The state of crypto trading in South Korea
Despite consistently having the world’s third largest volume of crypto trading, the South Korean laws have been among the toughest. Skepticism from the government and regulatory agencies have followed several high-profile hacking and theft incidents, leading them to ban ICOs altogether.
Trading cryptocurrency has been extremely popular in the country, with 1 in 3 salaried workers having some holdings. At the end of the last year, regulatory agencies vowed to outlaw ICOs and even ban cryptocurrency trading. This prompted a petition of over 200,000 signatures of citizens who wanted to stop the regulation.
The variations in policy have had an effect on the market, given the large part of the overall market South Korea represents. A move in last December to make it illegal for anonymous accounts to buy cryptocurrency resulted in massive losses, including wiping $20 billion off Ripple’s market capitalization.
However, in recent months, the government has been reversing some of these restrictions, for instance lifting the ICO ban in May. In July, they wrote the new legislation to recognize cryptocurrency as legal assets. Finally, in late October, they cleared banks to work with crypto exchanges under new regulations, marking the latest move to legitimize bitcoin traders.
Let’s take a look at each twist and turn in more detail.
In September 2017, the South Korean government announced that they would be banning ICOs, due to the fact that they considered it a violation of the Capital Market Law. Several high-dollar fraud cases, with no recourse for those who bought tokens in the ICO, led them to look at these sales as more of a gamble.
“If there is an unfair act, a third party has to intervene, but it is difficult to intervene until the transaction volume or price soar,” said an official from South Korea’s Financial Supervisory Commission.
This announcement caused a big drop in prices across markets, but the news was somewhat forgotten as the government announced it was considering a ban on all cryptocurrency trading.
Threats to ban exchanges
In January, conflicting reports set the market into a bit of a panic, and cause massive protests when it was reported by Reuters that the government was planning to completely ban cryptocurrency trading. The government immediately came out saying that ‘nothing was finalized yet,’ causing further confusion over the matter.
Along with the specter of the ban, authorities raided several exchanges over alleged tax evasion. The ensuing panic caused bitcoin traders to dump assets, leading to as much as a 21% drop in the BTC price.
In late January, new regulations banned foreign and domestic crypto investors from trading anonymously. The move required withdrawals from exchanges to only be permitted when the trader’s identity is confirmed to be the same as the bank account holder.
Tax rate increases
Under the South Korean law, any corporation with income over 20 billion won ($17.9 billion,) must pay 22% corporate and 2.2% local income taxes. Prior to the announcement, exchanges had been skirting the rule, partially because the government refused to recognize their legitimacy.
This was seen as part of their effort to clamp down on crypto trading, despite high demand. In fact, demand was so high that South Korean investors already pay a premium of up to 30% compared to other markets. This led foreign investors to hedge on the premium, allowing them to take advantage of the spikes in demand.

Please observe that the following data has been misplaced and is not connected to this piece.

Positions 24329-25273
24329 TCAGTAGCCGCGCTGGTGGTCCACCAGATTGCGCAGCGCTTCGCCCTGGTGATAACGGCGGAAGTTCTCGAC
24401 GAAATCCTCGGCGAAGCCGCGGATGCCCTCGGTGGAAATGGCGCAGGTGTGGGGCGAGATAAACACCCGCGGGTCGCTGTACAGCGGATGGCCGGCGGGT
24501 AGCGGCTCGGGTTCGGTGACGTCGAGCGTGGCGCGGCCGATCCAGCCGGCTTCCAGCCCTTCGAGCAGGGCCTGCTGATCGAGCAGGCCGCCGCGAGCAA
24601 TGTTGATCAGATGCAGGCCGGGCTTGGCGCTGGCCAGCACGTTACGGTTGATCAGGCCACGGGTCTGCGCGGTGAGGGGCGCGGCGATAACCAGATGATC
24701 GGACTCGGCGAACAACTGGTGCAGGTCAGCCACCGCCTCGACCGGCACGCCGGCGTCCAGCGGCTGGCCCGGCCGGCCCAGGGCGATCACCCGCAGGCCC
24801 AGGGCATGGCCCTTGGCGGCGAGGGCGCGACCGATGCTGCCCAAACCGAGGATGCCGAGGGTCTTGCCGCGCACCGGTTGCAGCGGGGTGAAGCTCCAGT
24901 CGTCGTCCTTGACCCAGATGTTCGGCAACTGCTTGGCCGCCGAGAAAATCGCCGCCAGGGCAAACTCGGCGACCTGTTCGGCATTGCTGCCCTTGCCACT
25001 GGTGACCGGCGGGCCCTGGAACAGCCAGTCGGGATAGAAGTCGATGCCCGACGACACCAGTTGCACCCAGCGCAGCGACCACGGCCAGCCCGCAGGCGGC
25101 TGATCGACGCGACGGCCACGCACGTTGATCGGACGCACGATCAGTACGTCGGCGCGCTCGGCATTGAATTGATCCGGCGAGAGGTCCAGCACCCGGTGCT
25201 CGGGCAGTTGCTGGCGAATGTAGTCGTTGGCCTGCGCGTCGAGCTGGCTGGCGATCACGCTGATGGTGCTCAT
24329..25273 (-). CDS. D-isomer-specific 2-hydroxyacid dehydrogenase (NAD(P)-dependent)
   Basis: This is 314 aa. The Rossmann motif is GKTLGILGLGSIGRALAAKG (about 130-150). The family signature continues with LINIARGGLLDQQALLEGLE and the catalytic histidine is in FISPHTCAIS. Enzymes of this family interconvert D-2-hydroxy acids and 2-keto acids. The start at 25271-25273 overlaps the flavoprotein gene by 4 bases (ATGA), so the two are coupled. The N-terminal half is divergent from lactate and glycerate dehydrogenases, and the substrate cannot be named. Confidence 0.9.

Banning government officials from trading crypto
In March, it was announced that government officials and minors would be banned from trading cryptocurrencies, “even if there is no job relevance, public officials could be subject to discipline.” In January, some South Korean officials from the Financial Supervisory Committee were accused of insider trading, likely prompting the action.
In June, a pair of costly hacks reinforced some of the government’s concerns, with $40 million stolen from Conrail and $30 million from Bithumb. This caused another tumble on markets, and somewhat vindicated the government position that these exchanges were not properly secured.
The government released a comprehensive report of all the known hacks from 2015 to 2018, which totaled 158. Of those, 91 happened in 2018 and only six arrests had been made in connection.
Government puts together comprehensive regulation
While all of this turmoil and uncertainty surrounded the cryptocurrency market in South Korea, the government was diligently working on regulatory solutions to allow the practice to continue, but with safeguards. In October, ruling party Chairman Min Byung-Doo made positive but cautious remarks about the new markets, showing the determination by the government to encourage investment.
New regulations for banks and a landmark court decision paved the way for exchanges to work with banks for the first time, a milestone for the industry in South Korea. Critically, banks could offer ‘virtual’ accounts to crypto exchanges, providing an instant system to deposit or withdraw funds.
The Chairman of South Korea’s Financial Services Commission made the statement on October 26, with the changes to go into effect on December 30.
Concerns over Anti Money Laundering (AML) and Anti Terrorism safeguards have been a big stumbling block for South Korean regulators, but assurances made by the Korean Blockchain Association appear to allow banks and exchanges to monitor for those issues.
The government is also exploring the rescinding of the ban on ICOs, following Chairman Min’s statements. Following many other countries, including the US, it appears South Korea is on the way to embracing and regulating the cryptocurrency and ICO markets, further showing that these technologies are here to stay.